Dead of Winter, by the Eels, begins the transformation of the heart and mind with the allegory of being in the “dark outside the house”, a place of calm contemplation, but burdened with the unknown. This voice, from the perspective of family and friends is that of only speculating on the heartache and desolation of a loved one going through cancer treatment. The following Bach recitative and aria answers that speculation from the patient’s viewpoint through developing a resolve in finding a place in the fight for redemption. Fix You by Coldplay sets the caretakers in a place of blind faith that can only point their loved one in the direction of light and hope.

The transformation of the soul begins with Gilkyson’s Requiem and through Gjeilo’s Dark Night of the Soul. They grapple with the idea of being saved from agony by some mysterious spirituality, a “sheer grace” that “makes broken hearts whole”. Ultimately, it is “with no other light or guide, but the one that burned in my heart.” The conviction is with the survivor to find the hope and faith that drives a fight for life.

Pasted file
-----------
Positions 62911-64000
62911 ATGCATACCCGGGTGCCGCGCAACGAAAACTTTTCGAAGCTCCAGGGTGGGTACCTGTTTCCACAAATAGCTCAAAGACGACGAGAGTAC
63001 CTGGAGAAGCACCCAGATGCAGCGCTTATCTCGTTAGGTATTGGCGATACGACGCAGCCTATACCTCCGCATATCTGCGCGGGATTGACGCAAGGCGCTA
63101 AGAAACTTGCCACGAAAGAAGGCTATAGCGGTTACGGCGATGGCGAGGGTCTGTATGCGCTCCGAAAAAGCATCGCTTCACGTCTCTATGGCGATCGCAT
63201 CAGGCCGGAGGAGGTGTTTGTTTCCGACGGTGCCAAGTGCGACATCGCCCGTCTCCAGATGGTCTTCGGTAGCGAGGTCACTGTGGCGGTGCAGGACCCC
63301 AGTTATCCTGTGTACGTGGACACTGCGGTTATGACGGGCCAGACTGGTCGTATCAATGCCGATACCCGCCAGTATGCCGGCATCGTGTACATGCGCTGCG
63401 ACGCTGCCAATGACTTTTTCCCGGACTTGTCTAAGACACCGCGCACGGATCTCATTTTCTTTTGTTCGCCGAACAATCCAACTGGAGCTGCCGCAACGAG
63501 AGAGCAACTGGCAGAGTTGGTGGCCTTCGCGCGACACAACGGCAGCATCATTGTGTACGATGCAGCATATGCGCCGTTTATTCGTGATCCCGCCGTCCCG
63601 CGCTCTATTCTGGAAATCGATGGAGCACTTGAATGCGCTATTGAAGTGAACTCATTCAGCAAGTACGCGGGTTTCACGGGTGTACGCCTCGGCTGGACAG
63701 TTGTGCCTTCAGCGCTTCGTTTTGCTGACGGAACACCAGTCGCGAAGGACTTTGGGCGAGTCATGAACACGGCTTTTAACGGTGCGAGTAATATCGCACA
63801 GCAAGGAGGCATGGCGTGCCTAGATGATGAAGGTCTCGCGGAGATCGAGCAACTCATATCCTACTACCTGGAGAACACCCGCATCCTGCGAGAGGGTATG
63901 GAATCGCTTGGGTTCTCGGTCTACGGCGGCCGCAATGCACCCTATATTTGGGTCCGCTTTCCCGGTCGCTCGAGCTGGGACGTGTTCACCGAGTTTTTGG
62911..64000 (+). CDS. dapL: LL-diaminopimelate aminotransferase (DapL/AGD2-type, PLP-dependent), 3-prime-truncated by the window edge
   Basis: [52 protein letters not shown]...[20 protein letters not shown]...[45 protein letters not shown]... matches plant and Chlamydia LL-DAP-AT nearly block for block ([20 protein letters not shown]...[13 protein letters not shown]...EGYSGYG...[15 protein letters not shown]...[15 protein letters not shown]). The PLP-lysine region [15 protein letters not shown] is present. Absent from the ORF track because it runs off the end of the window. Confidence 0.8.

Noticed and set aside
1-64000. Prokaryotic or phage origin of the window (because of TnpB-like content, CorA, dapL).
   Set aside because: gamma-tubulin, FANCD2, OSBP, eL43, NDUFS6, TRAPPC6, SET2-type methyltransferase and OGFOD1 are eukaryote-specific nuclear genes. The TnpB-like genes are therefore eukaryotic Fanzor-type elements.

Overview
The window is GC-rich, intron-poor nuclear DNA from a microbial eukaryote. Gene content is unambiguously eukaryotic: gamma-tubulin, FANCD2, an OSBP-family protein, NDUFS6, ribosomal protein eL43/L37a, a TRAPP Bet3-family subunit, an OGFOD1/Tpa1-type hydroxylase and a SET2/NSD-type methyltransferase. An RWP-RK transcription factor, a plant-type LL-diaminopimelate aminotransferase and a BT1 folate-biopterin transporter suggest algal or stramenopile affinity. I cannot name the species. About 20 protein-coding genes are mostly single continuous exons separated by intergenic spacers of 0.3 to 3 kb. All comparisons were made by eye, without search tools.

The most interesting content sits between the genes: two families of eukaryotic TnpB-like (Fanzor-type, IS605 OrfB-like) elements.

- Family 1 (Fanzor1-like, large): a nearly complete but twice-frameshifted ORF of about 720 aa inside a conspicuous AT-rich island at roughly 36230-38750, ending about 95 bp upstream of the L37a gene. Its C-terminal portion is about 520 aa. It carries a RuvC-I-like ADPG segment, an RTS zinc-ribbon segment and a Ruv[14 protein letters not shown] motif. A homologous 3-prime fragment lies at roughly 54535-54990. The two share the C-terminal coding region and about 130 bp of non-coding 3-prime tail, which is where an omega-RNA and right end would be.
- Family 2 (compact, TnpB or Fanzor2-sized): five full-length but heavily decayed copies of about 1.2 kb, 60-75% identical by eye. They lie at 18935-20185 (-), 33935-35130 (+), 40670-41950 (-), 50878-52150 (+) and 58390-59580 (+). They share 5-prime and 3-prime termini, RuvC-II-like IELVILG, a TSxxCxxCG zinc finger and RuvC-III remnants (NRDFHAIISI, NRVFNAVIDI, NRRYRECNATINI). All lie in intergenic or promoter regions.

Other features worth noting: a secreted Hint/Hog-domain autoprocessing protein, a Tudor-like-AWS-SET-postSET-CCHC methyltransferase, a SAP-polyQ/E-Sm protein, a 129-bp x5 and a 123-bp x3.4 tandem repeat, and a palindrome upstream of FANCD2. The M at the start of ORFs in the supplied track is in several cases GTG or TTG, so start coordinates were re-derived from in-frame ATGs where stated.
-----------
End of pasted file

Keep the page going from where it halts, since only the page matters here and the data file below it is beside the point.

Run Children, Run, a field yell from the African-American tradition during slavery sets the tone of redemption for Part II. There is nothing quite like a song of resistance from a people that endured oppression and abuse to sum up the sense of solidarity in a fight for survival. The Bach cantata has now turned the corner, as our narrator is joined by the sopranos in the expression of handing over all worries and troubles and residing in pure faith. Brahms has one of the most convincing crafts in expressing these sentiments. His Geistliches Lied (Spiritual Song) combines masterful counterpoint with long harmonic phrases to articulate a turning away from sorrow and embracing the calm that comes with true faith. “What do you want to worry about from day to day? Only be steadfast in all you do, stand firm.”

Now there’s only life. In The Rain is Over and Gone, we “sing of life, love, laughter, and freedom to live in peace”. The men present a special adaptation to an ancient Psalm through Bobby McFerrin’s 23rd Psalm that acknowledges all the special women in our lives. The Bach exuberantly concludes with a “joyful heart” and exclusion from “grief and pain”.